Small Sprockets and the Next Great American Skier
We are at the end of the Sochi Olympics, and as you’ve probably witnessed, there have been an incredible assortment of stories and achievements that have made these games special. One specific story from this past week reminds me of a leadership skill we can instill in students called Small Sprockets.
Mikaela Shiffrin was once like any other kid who liked to ski. She is that no longer. The girl who once lived in Vermont prepared herself to compete in the Sochi Olympics, and she sought perfection like few other athletes do.
Let me explain.
First, she’s watched other skiers since childhood—not mindlessly, as she was tugged up the cable to the top of the mountain, but carefully, intentionally looking for what she could learn from them regarding mistakes to avoid or skills to replicate. She determined early on that she would always be a growing, lifelong learner.
Second, she has a camera on herself when she skis so she can constantly watch her changes and growth. Almost sadistically, she focuses on what she’s done wrong so she can push to improve. She has a harsh eye when it comes to herself. Kids often want affirmation or reinforcement; Mikaela has always craved criticism. She wants to see her ugliest slide, jump or turn. When she loses, she scrambles to see how it happened and learn.
Third, she works to always be ready by staying current in her strength and conditioning. This has enabled her to be the youngest American slalom world champion ever, as well as the winner of seven World Cup races at age 18. She embraces not just the adrenaline rush of competing or winning, but the process, the stuff no one else sees. That’s her differentiator: she loves the process. The grind doesn’t grind her down—it energizes her. She adores the daily journey. Johann Wolfgang Goethe once said, “Talent develops in quiet places, character in the full current of human life.”
“That is what makes her able to sleep at night,” her mother Eileen says.
“She’s working toward mastery,” said Kirk Dwyer, the headmaster at Burke Academy. “You recognize that perfection is never attainable. You could work toward that, but if you achieved it, you’d probably switch and do something else.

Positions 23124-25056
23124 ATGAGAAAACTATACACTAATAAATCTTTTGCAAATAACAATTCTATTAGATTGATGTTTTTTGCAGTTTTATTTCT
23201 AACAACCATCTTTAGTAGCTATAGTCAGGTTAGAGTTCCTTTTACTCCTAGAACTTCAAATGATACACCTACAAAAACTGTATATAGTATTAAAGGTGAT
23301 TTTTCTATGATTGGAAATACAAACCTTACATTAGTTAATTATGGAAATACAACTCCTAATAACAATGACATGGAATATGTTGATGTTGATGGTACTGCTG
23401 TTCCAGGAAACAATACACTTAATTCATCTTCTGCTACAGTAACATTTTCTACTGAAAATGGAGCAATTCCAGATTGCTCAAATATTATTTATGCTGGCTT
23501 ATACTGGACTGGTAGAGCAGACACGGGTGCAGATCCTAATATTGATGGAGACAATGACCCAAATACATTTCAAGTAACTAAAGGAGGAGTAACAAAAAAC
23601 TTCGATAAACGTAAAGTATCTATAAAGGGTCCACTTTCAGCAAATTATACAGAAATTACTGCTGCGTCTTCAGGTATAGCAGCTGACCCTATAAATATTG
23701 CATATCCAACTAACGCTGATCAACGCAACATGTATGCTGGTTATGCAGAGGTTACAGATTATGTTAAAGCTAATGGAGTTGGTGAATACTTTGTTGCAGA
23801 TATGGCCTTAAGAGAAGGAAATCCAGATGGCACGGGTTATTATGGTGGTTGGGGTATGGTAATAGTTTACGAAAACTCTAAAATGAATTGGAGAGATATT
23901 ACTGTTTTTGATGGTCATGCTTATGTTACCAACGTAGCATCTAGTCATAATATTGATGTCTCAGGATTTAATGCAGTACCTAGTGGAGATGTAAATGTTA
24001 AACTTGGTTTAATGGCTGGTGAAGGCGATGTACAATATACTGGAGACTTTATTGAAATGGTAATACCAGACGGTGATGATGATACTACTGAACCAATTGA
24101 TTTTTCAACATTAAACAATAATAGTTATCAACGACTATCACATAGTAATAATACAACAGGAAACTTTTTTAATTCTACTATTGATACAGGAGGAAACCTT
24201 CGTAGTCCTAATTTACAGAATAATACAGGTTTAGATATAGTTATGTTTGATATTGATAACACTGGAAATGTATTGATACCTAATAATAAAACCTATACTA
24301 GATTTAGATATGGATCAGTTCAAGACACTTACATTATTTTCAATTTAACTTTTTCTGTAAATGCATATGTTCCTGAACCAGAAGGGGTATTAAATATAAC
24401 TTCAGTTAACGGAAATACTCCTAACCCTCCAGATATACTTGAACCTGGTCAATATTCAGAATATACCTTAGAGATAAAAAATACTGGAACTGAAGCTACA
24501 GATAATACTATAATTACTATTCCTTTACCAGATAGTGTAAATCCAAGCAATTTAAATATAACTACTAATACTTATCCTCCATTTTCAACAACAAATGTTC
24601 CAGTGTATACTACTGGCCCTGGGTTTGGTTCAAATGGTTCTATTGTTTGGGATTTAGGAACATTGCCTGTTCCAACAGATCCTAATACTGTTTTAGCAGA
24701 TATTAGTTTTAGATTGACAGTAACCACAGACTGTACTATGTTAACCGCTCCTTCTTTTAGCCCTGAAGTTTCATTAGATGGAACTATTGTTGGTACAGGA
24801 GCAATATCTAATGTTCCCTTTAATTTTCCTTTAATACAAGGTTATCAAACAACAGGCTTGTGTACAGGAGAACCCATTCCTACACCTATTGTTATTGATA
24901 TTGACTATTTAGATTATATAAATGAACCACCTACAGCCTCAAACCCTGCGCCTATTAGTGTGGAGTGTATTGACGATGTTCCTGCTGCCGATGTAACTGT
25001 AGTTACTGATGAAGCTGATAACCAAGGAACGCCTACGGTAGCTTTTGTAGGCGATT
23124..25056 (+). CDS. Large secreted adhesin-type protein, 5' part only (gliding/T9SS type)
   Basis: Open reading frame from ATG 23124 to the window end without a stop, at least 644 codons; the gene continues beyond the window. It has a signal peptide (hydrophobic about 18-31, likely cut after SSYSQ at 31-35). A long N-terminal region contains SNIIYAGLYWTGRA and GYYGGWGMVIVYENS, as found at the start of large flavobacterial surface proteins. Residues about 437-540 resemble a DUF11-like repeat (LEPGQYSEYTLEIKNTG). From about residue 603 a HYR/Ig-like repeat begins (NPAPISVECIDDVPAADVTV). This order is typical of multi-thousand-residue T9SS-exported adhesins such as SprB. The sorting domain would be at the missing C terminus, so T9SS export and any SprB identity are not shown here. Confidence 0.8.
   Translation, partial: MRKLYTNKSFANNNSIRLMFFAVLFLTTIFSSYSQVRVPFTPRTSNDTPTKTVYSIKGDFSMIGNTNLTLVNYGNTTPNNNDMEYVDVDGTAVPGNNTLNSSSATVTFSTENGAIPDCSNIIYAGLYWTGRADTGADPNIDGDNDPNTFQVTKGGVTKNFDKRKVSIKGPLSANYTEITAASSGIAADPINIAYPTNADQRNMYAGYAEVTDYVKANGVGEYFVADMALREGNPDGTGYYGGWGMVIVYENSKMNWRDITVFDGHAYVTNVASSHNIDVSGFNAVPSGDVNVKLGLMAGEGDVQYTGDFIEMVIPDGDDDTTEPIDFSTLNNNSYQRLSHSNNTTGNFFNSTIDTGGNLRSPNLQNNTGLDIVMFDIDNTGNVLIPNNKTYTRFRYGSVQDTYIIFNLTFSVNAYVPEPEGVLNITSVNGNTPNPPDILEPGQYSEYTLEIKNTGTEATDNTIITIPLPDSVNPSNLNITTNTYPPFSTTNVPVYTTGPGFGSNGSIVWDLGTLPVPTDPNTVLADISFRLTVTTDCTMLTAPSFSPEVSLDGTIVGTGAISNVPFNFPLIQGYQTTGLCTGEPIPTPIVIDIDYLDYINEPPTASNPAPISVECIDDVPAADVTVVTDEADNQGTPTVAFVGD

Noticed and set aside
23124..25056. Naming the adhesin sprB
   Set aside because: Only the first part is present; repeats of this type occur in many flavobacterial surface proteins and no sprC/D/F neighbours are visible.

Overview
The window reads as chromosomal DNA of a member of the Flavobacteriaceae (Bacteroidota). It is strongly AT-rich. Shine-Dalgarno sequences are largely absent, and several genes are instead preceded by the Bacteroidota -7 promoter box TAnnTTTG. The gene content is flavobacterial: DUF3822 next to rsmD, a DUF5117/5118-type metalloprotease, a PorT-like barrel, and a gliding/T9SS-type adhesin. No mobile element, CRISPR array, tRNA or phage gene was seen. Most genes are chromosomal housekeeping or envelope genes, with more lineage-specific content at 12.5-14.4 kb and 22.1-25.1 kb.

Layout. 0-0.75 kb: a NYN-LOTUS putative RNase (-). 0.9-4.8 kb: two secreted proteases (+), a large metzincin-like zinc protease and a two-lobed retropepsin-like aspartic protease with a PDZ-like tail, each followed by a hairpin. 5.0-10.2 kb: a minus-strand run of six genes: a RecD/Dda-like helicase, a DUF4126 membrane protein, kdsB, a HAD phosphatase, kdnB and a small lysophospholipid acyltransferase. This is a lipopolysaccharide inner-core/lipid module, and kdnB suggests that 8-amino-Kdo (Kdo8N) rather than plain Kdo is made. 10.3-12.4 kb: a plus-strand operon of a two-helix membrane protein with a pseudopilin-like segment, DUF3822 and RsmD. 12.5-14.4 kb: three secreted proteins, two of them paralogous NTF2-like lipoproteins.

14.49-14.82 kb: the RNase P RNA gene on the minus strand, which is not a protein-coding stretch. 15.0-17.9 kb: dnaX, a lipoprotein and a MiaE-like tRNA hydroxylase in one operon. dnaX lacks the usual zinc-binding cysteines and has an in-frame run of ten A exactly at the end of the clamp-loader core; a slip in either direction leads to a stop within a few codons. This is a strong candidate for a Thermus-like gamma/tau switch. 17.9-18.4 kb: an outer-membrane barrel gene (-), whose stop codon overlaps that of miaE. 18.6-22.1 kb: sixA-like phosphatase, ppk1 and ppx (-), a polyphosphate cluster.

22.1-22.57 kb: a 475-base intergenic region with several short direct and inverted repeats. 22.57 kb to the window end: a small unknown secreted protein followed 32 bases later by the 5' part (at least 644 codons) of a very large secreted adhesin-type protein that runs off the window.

To summarize what makes her so unique as a competitor, leader and person:
- She loves the process
- She embraces criticism
- She’s into her sport, not herself
The Small Sprocket
One of our Habitudes is called, “The Small Sprocket.” (Habitudes are images that form leadership habits and attitudes.) Consider a small sprocket. This tiny gear must spin many times against a big one in order to get it to spin just once. If the big sprocket is a hundred times bigger than the small one, that little gear must turn a hundred times to get the larger one to revolve just once.
Leaders know—this goes with the territory. They’re like small sprockets and must turn and turn many more times than their teams to do. Great leaders love the process, just like Mikaela. They also recognize the good news, too. Once you’ve rotated enough times, momentum becomes your best friend. The small sprocket actually creates momentum in the big gear and now can receive energy back.
Reflect and Respond
In the world of nature, we can learn a lot about the small sprocket principle from another small creature, the ant. Their highly organized colonies often consist of millions of individual ants, yet they appear to operate as a single entity. They work in teams to move extremely heavy things. They gather food during harvest and store it until the winter months. Without an administrator, they perform specific jobs as workers, soldiers, drones and queens. Yet, when a catastrophe occurs, the ants quickly adapt their duties to overcome the problem. Here are some questions to consider:
Summarize the characteristics that enable the ant to succeed.
Contrast the ant’s initiative and perseverance with our own human laziness. Why do we often fail to persevere? What prevents our “spinning?”
Evaluate yourself on the following qualities that we find in an ant’s work ethic.
1. Integrity: The ant doesn’t need supervision. It works out of pure instinct.
Have you been in a program that was stagnant? What kept it from making progress?
2. Initiative: The ant starts to gather food without being pushed or incentivized.
In your activities, do you ever feel alone in doing all the work? How do you respond?
3. Industry: The ant has a spirit of industry. It works and works until the job is done.
How do you stay inspired when you don’t see results nor feel any gratification?
Choose a cause you believe needs to be promoted on your campus or in your organization. Determine to take six months and actively promote this cause. Choose two or three actions you can take that would strategically help people understand and support the cause. Then—do them. Spin like crazy. Evaluate at the end of six months. Do you see any improvement? Will it take more time?